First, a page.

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Re: Adding an Elevator to an Existing Historic Building

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	I just did this for a building in the equivalent of zone 0 to zone 1
seismic.  The only problem we had was interference with an existing
column foundation which required removal of the foundation and column
together with the lengthening of some beams.

	The most costly four words in this type of construction are "while
we're at it".  An historic building in zone 3 may not meet current code
for lateral load resistance so "while you're at it" you should check out
the lateral load resistance of the building and design the elevator
shaft to accommodate any deficiencies.  This suggests use of reinforced
concrete for the elevator shaft and may affect the size of the footing. 
Don't overlook the floor diaphragm deficiencies.

	Sorry, I can't help you with any specific codes or standards.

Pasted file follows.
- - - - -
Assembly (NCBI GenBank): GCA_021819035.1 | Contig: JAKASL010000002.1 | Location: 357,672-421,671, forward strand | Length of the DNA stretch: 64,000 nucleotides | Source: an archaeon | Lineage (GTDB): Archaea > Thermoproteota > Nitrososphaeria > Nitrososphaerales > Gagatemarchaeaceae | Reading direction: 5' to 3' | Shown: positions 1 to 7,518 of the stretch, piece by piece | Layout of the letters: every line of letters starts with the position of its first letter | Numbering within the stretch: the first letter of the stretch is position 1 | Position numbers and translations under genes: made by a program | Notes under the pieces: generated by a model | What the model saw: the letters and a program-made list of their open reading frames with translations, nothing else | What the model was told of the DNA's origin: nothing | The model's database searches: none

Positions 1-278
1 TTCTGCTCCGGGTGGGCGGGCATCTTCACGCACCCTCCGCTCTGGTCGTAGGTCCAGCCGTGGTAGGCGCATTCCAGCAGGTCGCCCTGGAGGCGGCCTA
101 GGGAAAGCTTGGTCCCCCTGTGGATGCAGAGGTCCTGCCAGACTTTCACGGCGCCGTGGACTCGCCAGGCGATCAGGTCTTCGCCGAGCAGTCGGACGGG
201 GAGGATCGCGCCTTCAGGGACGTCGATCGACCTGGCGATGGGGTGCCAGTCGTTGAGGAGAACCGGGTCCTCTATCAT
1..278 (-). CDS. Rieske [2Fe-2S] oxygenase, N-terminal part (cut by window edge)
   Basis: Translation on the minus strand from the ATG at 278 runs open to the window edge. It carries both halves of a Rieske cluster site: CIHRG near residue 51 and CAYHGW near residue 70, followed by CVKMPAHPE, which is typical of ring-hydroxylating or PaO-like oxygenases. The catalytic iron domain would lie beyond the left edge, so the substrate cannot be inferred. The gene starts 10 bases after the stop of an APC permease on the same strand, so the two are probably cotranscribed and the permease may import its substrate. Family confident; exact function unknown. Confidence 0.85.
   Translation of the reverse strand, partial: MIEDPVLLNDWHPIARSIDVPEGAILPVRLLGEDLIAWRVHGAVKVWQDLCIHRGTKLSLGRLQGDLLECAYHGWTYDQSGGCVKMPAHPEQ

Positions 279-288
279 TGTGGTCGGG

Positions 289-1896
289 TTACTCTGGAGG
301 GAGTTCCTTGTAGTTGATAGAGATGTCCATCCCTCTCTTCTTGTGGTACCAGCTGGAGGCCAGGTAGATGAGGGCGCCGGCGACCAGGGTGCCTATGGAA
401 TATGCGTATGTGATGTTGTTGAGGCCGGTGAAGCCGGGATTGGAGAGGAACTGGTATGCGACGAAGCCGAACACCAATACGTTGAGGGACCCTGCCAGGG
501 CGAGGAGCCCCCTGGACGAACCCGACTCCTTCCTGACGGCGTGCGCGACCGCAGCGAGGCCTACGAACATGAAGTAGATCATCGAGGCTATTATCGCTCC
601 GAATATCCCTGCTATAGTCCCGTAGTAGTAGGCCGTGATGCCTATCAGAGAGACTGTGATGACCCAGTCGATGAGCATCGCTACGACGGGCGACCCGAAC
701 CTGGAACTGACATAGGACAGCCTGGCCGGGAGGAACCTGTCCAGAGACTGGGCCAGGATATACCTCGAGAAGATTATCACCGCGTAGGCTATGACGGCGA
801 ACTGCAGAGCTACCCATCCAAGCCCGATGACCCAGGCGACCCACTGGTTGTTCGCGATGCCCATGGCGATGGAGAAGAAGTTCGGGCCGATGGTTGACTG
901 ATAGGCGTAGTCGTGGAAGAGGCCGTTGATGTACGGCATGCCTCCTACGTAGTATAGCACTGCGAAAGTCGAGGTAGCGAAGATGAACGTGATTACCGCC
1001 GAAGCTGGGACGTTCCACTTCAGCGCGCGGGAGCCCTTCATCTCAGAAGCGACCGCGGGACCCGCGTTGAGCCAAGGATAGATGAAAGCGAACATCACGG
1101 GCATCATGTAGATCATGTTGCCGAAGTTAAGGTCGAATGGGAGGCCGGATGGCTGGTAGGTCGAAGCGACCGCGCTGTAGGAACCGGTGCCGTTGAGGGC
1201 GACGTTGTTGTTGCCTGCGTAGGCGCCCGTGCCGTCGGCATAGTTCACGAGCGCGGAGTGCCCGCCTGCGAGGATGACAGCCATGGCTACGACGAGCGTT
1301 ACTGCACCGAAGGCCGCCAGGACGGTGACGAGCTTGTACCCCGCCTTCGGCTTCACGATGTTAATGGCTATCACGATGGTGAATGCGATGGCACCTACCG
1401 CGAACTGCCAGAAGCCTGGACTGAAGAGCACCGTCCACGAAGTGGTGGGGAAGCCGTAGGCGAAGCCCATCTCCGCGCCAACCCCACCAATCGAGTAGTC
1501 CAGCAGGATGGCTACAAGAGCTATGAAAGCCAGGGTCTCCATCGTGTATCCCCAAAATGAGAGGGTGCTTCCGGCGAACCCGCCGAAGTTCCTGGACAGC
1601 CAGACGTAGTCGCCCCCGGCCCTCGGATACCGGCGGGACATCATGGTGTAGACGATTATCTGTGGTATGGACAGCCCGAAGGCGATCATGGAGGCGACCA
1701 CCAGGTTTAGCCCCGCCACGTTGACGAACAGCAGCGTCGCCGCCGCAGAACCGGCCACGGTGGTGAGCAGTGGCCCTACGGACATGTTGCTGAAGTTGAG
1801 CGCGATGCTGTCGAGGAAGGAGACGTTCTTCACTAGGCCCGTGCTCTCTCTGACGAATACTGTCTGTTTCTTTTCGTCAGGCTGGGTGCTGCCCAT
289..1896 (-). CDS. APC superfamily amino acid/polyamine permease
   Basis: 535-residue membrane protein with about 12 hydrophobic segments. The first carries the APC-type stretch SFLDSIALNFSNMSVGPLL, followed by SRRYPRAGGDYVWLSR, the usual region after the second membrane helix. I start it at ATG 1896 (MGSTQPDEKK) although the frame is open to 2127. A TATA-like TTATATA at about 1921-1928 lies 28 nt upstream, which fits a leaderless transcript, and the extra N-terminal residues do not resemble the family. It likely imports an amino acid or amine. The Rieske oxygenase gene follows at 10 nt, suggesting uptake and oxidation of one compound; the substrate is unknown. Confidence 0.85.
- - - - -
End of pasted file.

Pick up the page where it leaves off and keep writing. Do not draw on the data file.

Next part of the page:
H. Daryl Richardson

> Bill Marczewski wrote:
> I have been charged with the structural design of adding an elevator
> and its corresponding shaftway to the interior of an existing historic
> building located in Seismic Zone 3.  The building is four-stories, and
> constructed of masonry exterior walls, with a wood floor framing
> system.  I'm not certain at this time if the masonry is reinforced or
> not.  I have a general idea of how to attack this design challenge,
> but would be grateful to hear from anybody who has experience with
> this type of work.  Specific input with respect to specific code
> requirements, analysis techniques, and construction material and
> methods would be especially helpful.  Any input from this list would
> be helpful.  Also are there any publications or proceeding(s) papers
> on the evaluation and upgrade of existing structures (historic or not)
> that anybody has knowledge of?  Thank in advance.
> Bill S. Marczewski
> bmarczewski(--nospam--at)

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